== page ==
The Canadian Commonwealth eBook

This eBook from the Gutenberg Project consists of approximately 231 pages of information about The Canadian Commonwealth.
of a Robinson Crusoe.  They had come out each with less than one hundred dollars, but they had their nine hundred and sixty acres proved up and wintered some ten horses and thirty head of cattle in a sod and log stable.  They had acquired what small ready cash they could by selling oats and hay to newcomers.  The hay they sold at four dollars a ton, the oats at thirty cents a bushel.  The boy I questioned had all the characteristics of the overworked factory hand—­abnormally large forehead, cramped chest, half-developed limbs.  Yet the health of outdoor life glowed from his face, and he looked as if his muscles had become knotted whipcords.

“Why do I think so many young Englishmen fail to make good settlers?” he repeated, changing my question a little.  “Because, up to a few years ago, the wrong kind of people came.  The only young Englishmen who came up to a few years ago were no-goods, who had failed at home.  They were the kind of city scrubs who give up a job when it is hard and then run for free meals at the soup kitchen.  There aren’t any soup kitchens out here, and when they found they had to work before they could eat, they cleared out and gave the country the blame.  Men who are out of work half the time at home get into the habit of depending on charity keeping them.  When you are a hundred miles from a railroad town, there isn’t any charity to keep you out here; you have to hustle for yourself.  But there is a different class of Englishmen coming now.  The men coming now have worked and want to work.”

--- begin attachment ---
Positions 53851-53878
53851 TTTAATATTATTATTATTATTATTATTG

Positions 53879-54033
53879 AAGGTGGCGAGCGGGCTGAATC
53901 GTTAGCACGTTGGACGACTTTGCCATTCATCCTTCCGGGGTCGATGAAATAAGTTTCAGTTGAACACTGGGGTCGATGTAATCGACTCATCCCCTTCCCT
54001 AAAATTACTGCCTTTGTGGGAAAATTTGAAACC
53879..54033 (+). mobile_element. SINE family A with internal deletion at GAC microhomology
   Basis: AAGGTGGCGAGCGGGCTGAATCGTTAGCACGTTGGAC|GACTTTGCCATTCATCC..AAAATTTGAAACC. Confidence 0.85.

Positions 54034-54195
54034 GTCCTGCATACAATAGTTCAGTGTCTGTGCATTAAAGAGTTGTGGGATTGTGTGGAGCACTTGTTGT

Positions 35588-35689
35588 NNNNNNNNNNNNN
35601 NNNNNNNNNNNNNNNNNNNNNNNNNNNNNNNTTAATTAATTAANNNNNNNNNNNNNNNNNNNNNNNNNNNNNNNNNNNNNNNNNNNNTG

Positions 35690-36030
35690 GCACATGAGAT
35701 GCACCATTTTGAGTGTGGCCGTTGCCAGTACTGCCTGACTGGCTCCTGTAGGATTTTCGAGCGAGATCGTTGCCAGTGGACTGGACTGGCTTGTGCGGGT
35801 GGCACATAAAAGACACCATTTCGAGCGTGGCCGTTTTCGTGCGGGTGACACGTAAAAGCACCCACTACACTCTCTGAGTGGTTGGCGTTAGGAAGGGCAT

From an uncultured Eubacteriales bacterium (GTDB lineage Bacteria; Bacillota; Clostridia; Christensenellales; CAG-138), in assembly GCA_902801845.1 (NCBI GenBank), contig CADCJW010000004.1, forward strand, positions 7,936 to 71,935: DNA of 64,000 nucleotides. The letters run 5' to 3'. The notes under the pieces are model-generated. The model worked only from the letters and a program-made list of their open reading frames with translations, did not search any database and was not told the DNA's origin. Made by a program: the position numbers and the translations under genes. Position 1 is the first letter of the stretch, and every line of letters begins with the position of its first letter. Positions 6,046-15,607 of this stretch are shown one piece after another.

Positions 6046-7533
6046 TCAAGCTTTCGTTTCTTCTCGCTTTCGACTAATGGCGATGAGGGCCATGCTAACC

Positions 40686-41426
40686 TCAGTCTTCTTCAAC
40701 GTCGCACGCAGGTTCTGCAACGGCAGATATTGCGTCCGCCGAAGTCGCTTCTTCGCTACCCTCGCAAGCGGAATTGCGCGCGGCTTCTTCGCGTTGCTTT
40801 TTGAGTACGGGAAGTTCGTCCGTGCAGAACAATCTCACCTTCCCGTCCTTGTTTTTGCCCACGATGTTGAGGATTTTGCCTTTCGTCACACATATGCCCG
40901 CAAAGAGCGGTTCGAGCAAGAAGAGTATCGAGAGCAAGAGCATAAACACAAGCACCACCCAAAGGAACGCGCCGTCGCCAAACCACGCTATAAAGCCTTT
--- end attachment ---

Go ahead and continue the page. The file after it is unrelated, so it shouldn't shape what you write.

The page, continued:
And yet—­at another point a hundred miles from settlement I came on a woman who belonged to that very type that ought never to emigrate.  She was a woman picked out of the slums by a charity organization.  She had presumably been scrubbed and curried and taught household duties before being shipped in a famous colony to Canada.  The colony went to pieces in a deplorable failure on facing its first year of difficulties, but she had married a Canadian frontiersman and remained.  She wore all the slum marks—­bad teeth, loose-feeble-will in the mouth, furtive whining eyes.  She was clean personally and paraded her religion in unctuous phrase; but I need only to tell a Canadian that she had lived in her shanty three years and it was still bare of comfort as a biscuit box, to explain why the Dominion regards this type as unsuitable for pioneering.  The American or Canadian wife of a frontiersman would have had skin robes for rugs, biscuit boxes painted for bureaus, and chairs hand-hewn out of rough timber upholstered in cheap prints.  But the really amazing thing was the condition of her children.  They were fat, rosy, exuberant in health and energy.  They were Canadians.  In a decade they would begin to fill their place as nation makers.  Back in England they would have gone to the human scrap heap in hunger and rags.  Ten years of slums would have made them into what their mother was—­an unfit; but ten years of Canada was making them into robust humans capable of battling with life and mastering it.

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The Canadian Commonwealth from Project Gutenberg. Public domain.
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